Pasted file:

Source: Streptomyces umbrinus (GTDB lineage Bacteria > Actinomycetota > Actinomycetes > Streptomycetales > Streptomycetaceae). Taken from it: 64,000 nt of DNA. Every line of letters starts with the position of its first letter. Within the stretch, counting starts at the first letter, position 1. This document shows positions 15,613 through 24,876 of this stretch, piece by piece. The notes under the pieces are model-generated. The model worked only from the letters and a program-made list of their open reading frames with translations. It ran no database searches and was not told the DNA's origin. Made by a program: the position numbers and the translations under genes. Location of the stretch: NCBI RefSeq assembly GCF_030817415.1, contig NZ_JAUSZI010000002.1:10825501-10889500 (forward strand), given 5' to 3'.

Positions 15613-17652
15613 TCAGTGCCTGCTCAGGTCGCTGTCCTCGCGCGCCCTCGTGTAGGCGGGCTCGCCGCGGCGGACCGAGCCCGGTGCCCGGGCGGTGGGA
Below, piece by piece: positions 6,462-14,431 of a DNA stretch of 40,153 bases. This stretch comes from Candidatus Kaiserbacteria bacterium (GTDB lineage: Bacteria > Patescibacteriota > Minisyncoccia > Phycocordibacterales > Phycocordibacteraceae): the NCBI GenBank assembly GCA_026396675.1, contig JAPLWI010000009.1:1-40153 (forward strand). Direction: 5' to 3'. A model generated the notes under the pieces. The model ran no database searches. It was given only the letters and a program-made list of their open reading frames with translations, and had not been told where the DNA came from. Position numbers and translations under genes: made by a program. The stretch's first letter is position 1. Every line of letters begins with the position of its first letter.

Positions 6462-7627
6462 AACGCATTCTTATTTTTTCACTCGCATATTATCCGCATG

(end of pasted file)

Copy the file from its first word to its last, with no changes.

Source: Streptomyces umbrinus (GTDB lineage Bacteria > Actinomycetota > Actinomycetes > Streptomycetales > Streptomycetaceae). Taken from it: 64,000 nt of DNA. Every line of letters starts with the position of its first letter. Within the stretch, counting starts at the first letter, position 1. This document shows positions 15,613 through 24,876 of this stretch, piece by piece. The notes under the pieces are model-generated. The model worked only from the letters and a program-made list of their open reading frames with translations. It ran no database searches and was not told the DNA's origin. Made by a program: the position numbers and the translations under genes. Location of the stretch: NCBI RefSeq assembly GCF_030817415.1, contig NZ_JAUSZI010000002.1:10825501-10889500 (forward strand), given 5' to 3'.

Positions 15613-17652
15613 TCAGTGCCTGCTCAGGTCGCTGTCCTCGCGCGCCCTCGTGTAGGCGGGCTCGCCGCGGCGGACCGAGCCCGGTGCCCGGGCGGTGGGA
Below, piece by piece: positions 6,462-14,431 of a DNA stretch of 40,153 bases. This stretch comes from Candidatus Kaiserbacteria bacterium (GTDB lineage: Bacteria > Patescibacteriota > Minisyncoccia > Phycocordibacterales > Phycocordibacteraceae): the NCBI GenBank assembly GCA_026396675.1, contig JAPLWI010000009.1:1-40153 (forward strand). Direction: 5' to 3'. A model generated the notes under the pieces. The model ran no database searches. It was given only the letters and a program-made list of their open reading frames with translations, and had not been told where the DNA came from. Position numbers and translations under genes: made by a program. The stretch's first letter is position 1. Every line of letters begins with the position of its first letter.

Positions 6462-7627
6462 AACGCATTCTTATTTTTTCACTCGCATATTATCCGCATG